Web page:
Odds are that if you’re reading this article, you’re reasonably well versed in the English language. It also stands to reason that if you’re reading this in English, many if not all of the webcomics you read are also in English. But of course, that’s not the only language out there and folks are creating comics in.
In the print world, foreign language comics have been ported over to the United States for decades. Asterix first saw official English translations begin in 1969 and Tintin was about a decade before that. These days, the comics and graphic novels sections of bookstores are frequently heavy with manga, mahnwa and manhua translated from Japanese, Korean and Chinese respectively. Similarly, many American comics get sent around the globe and are translated into various languages. However, some more restrictive governments clamped down on Western ideas and prevented such imports until much later. Hungary, for example, didn’t see any superhero comics at all until 1989, shortly before it became a democracy. (For trivia buffs, Marvel’s Revenge of the Living Monolith holds the distinction of being the first superhero comic published in that country.)
But webcomics often get similar treatments. Their potential audience is worldwide, unlike the limited nature of print distribution, so despite sometimes smaller audiences it makes sense to have webcomics presented in multiple languages. How one goes about that, though, can vary widely.
Sometimes, a webcomic is translated by a fan who just wishes to share their appreciation of a comic with as many people as possible. Often, this is done with the consent of the original creator, who’s happy to become more accessible to a wider audience. Tozo, the Public Servant is created by David O’Connell in English but had a French version available early on.
The translations here are courtesy of François Peneaud, a fan who happens to be fluent in English and French. O’Connell took the re-lettered art and posted a duplicate section of his site under a French language directory. Of course, the difficulty in this approach is that a creator is dependent on the fan’s continued engagement and enthusiasm for continued translations. It’s, therefore, not uncommon for these types of translations to be incomplete relative to the entire series. Although, a smaller sampling of a webcomic in another language could entice another fan to step forward and pick up the translation process.
Asaf Hanuka takes a markedly different approach with his comic The Realist. He actually writes the comics in Hebrew and has his brother, Tomer, re-work them into English. Because of the familial relationship, there’s a greater liklihood the translations will continue.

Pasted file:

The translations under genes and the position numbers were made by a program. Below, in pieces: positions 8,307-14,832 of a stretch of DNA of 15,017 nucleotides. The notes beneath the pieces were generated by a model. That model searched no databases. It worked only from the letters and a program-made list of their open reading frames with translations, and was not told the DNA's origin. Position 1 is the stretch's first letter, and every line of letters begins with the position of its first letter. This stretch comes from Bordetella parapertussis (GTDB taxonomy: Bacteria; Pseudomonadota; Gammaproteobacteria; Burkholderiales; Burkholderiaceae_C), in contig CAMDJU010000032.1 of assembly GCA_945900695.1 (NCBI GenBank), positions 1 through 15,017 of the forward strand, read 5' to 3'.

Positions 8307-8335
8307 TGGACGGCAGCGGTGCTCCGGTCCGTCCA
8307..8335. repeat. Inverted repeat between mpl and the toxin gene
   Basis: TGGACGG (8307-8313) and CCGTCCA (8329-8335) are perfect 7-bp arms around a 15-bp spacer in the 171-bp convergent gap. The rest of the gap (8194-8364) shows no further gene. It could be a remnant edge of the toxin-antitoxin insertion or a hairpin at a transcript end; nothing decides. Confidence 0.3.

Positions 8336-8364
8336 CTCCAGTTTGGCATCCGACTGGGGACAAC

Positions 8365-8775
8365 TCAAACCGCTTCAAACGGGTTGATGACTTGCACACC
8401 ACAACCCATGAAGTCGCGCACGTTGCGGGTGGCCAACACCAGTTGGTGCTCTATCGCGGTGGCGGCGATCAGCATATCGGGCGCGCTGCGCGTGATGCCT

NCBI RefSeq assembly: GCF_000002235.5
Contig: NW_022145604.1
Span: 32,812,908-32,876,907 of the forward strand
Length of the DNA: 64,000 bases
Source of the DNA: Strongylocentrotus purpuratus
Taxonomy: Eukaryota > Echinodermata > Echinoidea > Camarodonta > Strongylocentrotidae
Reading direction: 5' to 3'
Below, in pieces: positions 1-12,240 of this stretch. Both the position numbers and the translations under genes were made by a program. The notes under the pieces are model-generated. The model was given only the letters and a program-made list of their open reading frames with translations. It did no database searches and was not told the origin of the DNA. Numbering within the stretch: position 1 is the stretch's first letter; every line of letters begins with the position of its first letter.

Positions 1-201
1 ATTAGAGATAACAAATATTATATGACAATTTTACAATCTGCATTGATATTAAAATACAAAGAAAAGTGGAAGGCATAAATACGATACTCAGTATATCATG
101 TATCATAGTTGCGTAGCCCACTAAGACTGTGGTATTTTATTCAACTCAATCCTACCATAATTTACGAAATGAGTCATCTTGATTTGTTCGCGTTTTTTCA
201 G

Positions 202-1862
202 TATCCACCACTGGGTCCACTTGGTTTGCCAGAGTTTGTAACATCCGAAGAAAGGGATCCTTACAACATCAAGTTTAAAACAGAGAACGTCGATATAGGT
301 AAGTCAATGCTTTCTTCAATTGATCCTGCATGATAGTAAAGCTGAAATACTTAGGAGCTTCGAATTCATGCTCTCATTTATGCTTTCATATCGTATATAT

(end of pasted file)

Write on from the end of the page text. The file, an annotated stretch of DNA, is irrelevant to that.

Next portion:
As an additional contrast to Tozo, The Realist is presented in both languages simultaneously. This is likely done for the practical reasons of maintaining updates, but it also makes more sense given the nature of the comic. Hanuka’s comic is one that is frequently rooted in his Israeli life and upbringing, and showcasing his native tongue to all readers helps reinforce that.
Amir and Khalil’s Zahra’s Paradise is one of the more widely dispersed webcomics, when it comes to language. The story is being edited by Mark Siegel for First Second Books, who will publish a printed version later this year, and he has also taken charge of the seeing story appear online in several languages concurrently. Using professional sources through the backing of a larger publisher, the story is able to be translated into Persian, Arabic, Dutch, French, Spanish, Italian and others with updates running right alongside the English original.
In the case of Zahra’s Paradise, the multiple languages is a very deliberate attempt to ensure the widest possible audience. The intent of the comic is to relay some of the ethical crimes that took place in the wake of the Iranian elections in 2009. The comic is very much one with a moral agenda, trying to spread the story to all corners of the world, and the multiple languages is very much a part of that plan. The more well-traveled the story becomes, the more political pressure can be placed on the Iranian government to reform.
The world wide web is called that because it does indeed reach throughout the entire world, regardless of what languages are spoken. With translation software freely available, it’s more feasible than ever to put a webcomic out in multiple languages for that many more people to enjoy. While said software is perhaps not perfectly accurate and tends to miss slang and idioms, it still makes conversion possible. Webcomics can be written in any language and presented to almost any audience in the world. Of course, having someone like a bilingual brother nearby to help out with translations might make things a tad easier!